Are you drawn to the field of pregnancy and childbirth? Ask if you can post flyers at a gym that caters to women. Or find out who teaches birthing or pregnancy yoga classes and ask if you can offer a lesson on self-massage. Think of classes and presentations as opportunities to have a conversation on how your work makes lives better and to encourage folks you meet to take the next healthy step.
It's pretty straight-forward. Once you decide what groups you want to target, brainstorm ways to reach them. Examine the potential costs of time and money for those ideas, and choose to implement one or more of them. Start with something small at first and do a test run.
Evaluate your results. Number one, keep track of the response you get from your outreach efforts. Are you gaining new clients? Are you enjoying their visits? Two, ask yourself how it felt to be at places you distributed flyers and brochures. Did it feel good to be at that long-term care facility, gym or hospital birthing class? If you are happy with both your experience and the results, you've got a focus for your practice plus a direction for targeting your marketing efforts.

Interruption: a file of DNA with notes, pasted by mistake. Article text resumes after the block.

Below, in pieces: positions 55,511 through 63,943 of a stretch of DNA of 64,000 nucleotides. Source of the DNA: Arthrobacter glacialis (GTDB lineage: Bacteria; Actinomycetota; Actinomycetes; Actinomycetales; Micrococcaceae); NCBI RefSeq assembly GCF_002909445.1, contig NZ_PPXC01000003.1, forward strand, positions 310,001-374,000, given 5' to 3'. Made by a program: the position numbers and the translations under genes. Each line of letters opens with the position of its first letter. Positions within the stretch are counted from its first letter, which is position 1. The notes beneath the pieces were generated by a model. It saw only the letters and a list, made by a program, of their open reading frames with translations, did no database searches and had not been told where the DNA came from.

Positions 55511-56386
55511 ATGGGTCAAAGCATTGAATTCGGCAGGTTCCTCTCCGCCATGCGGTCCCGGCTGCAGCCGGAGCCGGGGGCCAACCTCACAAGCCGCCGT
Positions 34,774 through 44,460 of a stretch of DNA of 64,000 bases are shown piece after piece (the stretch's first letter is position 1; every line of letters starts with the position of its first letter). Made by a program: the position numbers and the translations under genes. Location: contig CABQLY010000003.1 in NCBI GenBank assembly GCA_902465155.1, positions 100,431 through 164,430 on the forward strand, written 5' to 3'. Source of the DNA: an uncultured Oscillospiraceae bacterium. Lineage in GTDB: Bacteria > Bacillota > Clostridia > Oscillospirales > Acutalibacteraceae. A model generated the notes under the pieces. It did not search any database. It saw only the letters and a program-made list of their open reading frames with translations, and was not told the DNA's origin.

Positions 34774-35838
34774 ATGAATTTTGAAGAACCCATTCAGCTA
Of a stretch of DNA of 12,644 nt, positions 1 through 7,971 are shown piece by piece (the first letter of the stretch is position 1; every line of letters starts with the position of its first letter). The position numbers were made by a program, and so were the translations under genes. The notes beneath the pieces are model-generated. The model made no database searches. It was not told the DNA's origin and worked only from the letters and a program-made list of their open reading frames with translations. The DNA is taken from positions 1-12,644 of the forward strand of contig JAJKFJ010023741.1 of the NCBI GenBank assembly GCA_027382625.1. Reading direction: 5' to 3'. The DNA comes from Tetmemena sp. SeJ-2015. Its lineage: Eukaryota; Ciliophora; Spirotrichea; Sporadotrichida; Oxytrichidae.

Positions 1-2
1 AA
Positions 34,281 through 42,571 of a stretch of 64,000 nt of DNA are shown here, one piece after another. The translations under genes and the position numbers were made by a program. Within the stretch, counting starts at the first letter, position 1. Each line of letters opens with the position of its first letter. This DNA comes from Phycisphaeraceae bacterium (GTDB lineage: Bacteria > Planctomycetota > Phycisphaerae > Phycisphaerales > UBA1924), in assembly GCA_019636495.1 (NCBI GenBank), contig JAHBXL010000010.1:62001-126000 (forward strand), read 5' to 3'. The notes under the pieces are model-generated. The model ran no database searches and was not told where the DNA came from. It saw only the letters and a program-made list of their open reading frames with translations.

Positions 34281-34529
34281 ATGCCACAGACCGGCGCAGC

Diana Moore has worked in marketing for more than 10 years. Currently, she works as a writer and editor for Natural Touch Marketing for the Healing Arts. Before her career in marketing she practiced massage therapy for 14 years, many of them as a hospital-based massage therapist in Olympia, Wash. Diana also teaches yoga to people with heart disease and other chronic conditions. Reach her at